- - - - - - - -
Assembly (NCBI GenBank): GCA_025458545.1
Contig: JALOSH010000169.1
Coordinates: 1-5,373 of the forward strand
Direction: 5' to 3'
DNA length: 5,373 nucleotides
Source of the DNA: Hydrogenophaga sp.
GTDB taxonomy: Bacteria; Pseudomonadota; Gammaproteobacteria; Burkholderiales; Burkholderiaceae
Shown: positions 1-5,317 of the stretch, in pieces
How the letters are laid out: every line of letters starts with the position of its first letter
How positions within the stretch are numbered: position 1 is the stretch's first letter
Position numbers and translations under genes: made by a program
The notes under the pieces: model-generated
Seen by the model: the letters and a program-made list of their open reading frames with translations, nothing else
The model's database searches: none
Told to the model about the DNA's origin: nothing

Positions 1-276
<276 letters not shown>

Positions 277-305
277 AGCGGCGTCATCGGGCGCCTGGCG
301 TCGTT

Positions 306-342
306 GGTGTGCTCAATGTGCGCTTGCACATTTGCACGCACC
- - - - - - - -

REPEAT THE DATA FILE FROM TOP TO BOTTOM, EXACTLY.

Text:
Assembly (NCBI GenBank): GCA_025458545.1
Contig: JALOSH010000169.1
Coordinates: 1-5,373 of the forward strand
Direction: 5' to 3'
DNA length: 5,373 nucleotides
Source of the DNA: Hydrogenophaga sp.
GTDB taxonomy: Bacteria; Pseudomonadota; Gammaproteobacteria; Burkholderiales; Burkholderiaceae
Shown: positions 1-5,317 of the stretch, in pieces
How the letters are laid out: every line of letters starts with the position of its first letter
How positions within the stretch are numbered: position 1 is the stretch's first letter
Position numbers and translations under genes: made by a program
The notes under the pieces: model-generated
Seen by the model: the letters and a program-made list of their open reading frames with translations, nothing else
The model's database searches: none
Told to the model about the DNA's origin: nothing

Positions 1-276
<276 letters not shown>

Positions 277-305
277 AGCGGCGTCATCGGGCGCCTGGCG
301 TCGTT

Positions 306-342
306 GGTGTGCTCAATGTGCGCTTGCACATTTGCACGCACC